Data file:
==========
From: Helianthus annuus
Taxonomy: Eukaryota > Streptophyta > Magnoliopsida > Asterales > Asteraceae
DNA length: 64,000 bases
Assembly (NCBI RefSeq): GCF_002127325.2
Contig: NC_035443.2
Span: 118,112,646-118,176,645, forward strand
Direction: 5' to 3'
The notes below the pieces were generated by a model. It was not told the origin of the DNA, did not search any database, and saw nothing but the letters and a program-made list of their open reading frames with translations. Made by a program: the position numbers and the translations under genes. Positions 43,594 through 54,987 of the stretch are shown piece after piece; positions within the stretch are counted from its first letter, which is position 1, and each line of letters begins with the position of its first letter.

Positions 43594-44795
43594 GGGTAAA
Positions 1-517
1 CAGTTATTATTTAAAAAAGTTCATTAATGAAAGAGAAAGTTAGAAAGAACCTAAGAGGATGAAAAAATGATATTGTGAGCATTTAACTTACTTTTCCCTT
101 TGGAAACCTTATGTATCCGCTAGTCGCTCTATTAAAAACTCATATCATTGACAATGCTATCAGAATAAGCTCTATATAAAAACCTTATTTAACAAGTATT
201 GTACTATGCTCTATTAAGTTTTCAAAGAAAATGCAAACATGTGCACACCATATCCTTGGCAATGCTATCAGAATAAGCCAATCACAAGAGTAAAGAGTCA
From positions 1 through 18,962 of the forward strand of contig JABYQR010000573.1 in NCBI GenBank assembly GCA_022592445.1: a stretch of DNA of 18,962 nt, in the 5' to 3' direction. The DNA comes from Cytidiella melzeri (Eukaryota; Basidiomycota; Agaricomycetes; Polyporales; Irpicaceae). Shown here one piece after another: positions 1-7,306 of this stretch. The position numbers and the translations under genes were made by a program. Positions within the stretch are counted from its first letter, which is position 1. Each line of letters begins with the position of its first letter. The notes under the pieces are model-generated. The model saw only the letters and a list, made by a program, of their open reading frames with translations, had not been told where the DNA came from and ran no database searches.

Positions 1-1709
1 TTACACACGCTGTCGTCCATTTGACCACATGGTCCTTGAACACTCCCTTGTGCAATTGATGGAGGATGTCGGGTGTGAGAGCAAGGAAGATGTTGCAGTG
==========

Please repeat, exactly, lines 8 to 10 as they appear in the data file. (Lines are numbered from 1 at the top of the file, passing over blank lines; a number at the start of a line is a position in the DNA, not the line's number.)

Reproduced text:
The notes below the pieces were generated by a model. It was not told the origin of the DNA, did not search any database, and saw nothing but the letters and a program-made list of their open reading frames with translations. Made by a program: the position numbers and the translations under genes. Positions 43,594 through 54,987 of the stretch are shown piece after piece; positions within the stretch are counted from its first letter, which is position 1, and each line of letters begins with the position of its first letter.

Positions 43594-44795
43594 GGGTAAA